Posted by Media Outrage on February 11th, 2010
We love success stories. A 15 year old girl is ballin’ outta control right about now. Peep game…
Apologies to Tolstoy, but one of the biggest novelists these days is a 15-year-old in Japan who wrote a book from her cell phone using her thumbs. Really.
The new type of storytelling is called “keitai” — cell-phone novels. Aimed squarely at those who can’t be parted from their mobiles, teens — mostly young women readers and writers — have turned the cell-phone story into the must-read phone book.
According to a story in the Los Angeles Times, the way it works is writers keep to a cell-screen-friendly 1,000-character limit per page and upload from their phones to publishing websites, then get instant feedback on plot twists and helpful fixes on typos. With a million cell-phone books and 6 million users, fans are giving the new craze a ringing endorsement.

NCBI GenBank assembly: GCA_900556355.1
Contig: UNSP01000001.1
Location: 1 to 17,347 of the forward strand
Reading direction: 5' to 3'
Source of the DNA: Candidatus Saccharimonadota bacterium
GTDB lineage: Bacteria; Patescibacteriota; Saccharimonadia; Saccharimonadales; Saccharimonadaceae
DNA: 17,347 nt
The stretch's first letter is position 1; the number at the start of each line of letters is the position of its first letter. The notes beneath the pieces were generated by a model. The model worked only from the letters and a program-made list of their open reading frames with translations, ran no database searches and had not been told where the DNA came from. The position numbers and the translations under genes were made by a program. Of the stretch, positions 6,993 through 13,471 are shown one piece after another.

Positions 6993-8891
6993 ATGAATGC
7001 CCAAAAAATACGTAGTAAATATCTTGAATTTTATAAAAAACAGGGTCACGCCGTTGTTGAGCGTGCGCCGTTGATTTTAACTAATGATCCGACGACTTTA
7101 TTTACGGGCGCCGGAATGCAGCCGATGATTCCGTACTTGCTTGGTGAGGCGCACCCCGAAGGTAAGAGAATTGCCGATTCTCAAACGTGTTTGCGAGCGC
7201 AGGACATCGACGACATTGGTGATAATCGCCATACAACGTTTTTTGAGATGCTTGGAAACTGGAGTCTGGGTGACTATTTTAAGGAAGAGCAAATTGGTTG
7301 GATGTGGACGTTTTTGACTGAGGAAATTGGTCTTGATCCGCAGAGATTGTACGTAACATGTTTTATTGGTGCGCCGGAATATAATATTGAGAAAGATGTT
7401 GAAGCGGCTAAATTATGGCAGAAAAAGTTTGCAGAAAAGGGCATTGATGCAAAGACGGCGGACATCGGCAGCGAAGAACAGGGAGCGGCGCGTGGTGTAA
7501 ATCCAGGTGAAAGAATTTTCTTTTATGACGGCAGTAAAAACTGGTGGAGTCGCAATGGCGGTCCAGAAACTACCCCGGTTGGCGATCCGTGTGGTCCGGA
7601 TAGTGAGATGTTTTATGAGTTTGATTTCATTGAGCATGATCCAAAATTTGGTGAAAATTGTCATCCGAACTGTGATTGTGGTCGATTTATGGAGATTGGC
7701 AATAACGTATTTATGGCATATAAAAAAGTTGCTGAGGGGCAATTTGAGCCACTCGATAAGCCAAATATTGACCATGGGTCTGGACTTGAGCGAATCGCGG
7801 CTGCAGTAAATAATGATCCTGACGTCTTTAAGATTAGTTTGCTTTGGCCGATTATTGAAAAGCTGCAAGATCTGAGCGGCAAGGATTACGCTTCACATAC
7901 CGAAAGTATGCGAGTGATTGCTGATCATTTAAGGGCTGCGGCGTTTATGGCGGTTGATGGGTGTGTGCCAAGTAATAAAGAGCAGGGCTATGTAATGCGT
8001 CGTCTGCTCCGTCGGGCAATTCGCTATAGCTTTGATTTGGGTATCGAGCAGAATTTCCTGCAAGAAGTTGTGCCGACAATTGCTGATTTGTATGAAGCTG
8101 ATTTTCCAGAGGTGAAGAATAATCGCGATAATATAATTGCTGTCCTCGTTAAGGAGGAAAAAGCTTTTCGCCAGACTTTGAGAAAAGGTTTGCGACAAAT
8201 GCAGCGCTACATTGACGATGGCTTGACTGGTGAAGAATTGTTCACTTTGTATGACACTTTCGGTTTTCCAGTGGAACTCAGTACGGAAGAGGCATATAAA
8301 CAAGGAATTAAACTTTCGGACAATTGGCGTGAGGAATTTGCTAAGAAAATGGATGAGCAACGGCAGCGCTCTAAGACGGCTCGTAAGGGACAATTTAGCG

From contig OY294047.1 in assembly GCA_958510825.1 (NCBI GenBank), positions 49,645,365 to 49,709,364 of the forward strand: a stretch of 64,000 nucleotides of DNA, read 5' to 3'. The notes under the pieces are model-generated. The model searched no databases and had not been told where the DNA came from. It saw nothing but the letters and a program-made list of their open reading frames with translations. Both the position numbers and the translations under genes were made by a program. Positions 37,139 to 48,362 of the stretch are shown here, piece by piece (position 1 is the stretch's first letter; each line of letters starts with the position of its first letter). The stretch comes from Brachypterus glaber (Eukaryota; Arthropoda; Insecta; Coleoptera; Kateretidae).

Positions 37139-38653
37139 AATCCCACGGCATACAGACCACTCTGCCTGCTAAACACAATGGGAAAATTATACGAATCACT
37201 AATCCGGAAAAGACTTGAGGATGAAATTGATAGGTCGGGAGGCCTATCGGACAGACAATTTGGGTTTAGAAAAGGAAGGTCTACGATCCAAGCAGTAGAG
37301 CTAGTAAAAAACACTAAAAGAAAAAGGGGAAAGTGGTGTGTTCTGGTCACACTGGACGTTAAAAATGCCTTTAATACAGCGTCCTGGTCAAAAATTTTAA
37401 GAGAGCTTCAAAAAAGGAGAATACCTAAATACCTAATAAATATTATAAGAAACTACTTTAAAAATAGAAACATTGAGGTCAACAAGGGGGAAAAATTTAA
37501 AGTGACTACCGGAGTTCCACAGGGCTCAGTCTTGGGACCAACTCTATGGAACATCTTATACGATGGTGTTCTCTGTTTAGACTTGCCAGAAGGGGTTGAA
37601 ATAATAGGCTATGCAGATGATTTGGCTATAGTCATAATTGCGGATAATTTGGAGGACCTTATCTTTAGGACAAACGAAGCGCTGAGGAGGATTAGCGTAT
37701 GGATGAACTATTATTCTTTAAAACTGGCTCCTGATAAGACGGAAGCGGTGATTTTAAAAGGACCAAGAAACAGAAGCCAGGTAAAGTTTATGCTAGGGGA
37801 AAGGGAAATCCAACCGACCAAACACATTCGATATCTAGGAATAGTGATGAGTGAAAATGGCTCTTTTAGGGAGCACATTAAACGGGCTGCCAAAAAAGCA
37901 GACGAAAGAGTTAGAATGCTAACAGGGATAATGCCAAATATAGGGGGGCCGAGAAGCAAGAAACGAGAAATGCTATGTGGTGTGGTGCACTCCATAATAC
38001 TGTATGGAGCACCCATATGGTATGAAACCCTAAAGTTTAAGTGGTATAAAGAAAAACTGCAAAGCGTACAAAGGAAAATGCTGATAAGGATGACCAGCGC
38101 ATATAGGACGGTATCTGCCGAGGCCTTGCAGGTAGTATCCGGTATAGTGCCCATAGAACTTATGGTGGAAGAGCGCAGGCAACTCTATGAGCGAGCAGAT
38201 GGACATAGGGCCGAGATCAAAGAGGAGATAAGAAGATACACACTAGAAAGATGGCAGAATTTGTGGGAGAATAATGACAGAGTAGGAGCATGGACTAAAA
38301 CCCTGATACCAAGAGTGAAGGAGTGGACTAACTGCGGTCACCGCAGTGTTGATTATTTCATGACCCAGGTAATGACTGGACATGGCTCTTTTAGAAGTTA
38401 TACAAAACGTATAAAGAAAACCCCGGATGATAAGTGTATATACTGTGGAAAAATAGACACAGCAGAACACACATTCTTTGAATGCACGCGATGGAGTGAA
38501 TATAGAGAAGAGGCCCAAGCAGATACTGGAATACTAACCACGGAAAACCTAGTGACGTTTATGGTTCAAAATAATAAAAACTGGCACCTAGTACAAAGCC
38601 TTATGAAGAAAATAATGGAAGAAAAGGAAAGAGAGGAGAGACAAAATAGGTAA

The Jane Austen of the text-u-scripts is a 15-year-old who goes by the handle Bunny. Her three-volume book “Wolf Boy x Natural Girl” got its start on cell screens but ended up in print. She has sold a whopping 110,000 books so far and raked in over $600,000 in sales. Not bad for a first-time author who hasn’t even taken her high-school entrance exams. The Harlequin-style romance that reads more like notes passed in class has embarrassed the author enough that she continues to go by her alias.
No offense, but you can see why when you read some typical lines: “Miku was in a pink one-piece dress, wearing white heels. She looks mature because her hair is lightly curled. She’s looking straight at me. It’s hard to keep my cool when she’s looking at me like that.”
The mobile-book trend actually took off last decade through an older author who wrote a serious story called “Deep Love,” about a woman who sells herself to pay for her boyfriend’s surgery, then ends up dying from AIDS. Seriously, people read that on their cell phones? Well, not any more. The economic downturn has been good for mobile books that are more escapist than edgy. Well, we can’t all be Tolstoy.